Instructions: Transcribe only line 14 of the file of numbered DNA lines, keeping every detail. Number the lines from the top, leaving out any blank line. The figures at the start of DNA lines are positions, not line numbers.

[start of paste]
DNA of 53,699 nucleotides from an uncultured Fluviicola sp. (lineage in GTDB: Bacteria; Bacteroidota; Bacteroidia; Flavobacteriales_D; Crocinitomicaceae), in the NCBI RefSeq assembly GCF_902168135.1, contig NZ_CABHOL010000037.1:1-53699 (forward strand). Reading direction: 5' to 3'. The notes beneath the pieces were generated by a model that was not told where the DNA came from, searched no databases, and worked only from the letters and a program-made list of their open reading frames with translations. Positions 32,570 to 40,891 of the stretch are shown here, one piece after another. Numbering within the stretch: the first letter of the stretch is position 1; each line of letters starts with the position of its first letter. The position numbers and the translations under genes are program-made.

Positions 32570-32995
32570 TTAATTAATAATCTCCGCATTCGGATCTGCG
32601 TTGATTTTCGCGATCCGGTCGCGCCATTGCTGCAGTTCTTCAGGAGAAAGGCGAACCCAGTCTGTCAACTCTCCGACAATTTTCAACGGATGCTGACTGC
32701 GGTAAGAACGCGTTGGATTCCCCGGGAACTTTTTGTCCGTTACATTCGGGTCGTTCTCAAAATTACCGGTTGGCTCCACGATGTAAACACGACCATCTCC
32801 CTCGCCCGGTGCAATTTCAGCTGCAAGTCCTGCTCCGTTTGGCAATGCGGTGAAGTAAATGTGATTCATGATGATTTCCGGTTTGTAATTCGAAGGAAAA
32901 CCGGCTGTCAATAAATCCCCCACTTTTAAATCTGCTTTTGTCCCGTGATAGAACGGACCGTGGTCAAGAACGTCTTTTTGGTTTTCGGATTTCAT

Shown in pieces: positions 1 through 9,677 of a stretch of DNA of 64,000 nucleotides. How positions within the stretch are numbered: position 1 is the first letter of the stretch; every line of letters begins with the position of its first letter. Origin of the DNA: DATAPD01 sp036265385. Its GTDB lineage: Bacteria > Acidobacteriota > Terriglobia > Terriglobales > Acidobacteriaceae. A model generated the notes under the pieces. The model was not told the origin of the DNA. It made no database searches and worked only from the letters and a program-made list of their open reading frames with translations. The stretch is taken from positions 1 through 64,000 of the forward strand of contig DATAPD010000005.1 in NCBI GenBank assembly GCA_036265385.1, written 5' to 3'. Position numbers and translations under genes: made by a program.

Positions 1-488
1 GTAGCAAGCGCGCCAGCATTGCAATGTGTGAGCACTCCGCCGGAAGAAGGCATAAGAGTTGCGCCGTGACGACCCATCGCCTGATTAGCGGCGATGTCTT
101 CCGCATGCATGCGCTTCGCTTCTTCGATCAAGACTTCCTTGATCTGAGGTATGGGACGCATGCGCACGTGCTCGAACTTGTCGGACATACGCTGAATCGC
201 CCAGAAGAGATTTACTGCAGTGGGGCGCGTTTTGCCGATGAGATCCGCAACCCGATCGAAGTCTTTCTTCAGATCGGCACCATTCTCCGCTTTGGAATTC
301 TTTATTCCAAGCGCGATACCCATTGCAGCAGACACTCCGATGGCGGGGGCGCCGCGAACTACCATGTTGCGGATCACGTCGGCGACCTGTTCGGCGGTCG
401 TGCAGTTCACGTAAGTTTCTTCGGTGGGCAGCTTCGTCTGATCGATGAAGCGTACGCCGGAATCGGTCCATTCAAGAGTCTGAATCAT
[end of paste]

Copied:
401 TGCAGTTCACGTAAGTTTCTTCGGTGGGCAGCTTCGTCTGATCGATGAAGCGTACGCCGGAATCGGTCCATTCAAGAGTCTGAATCAT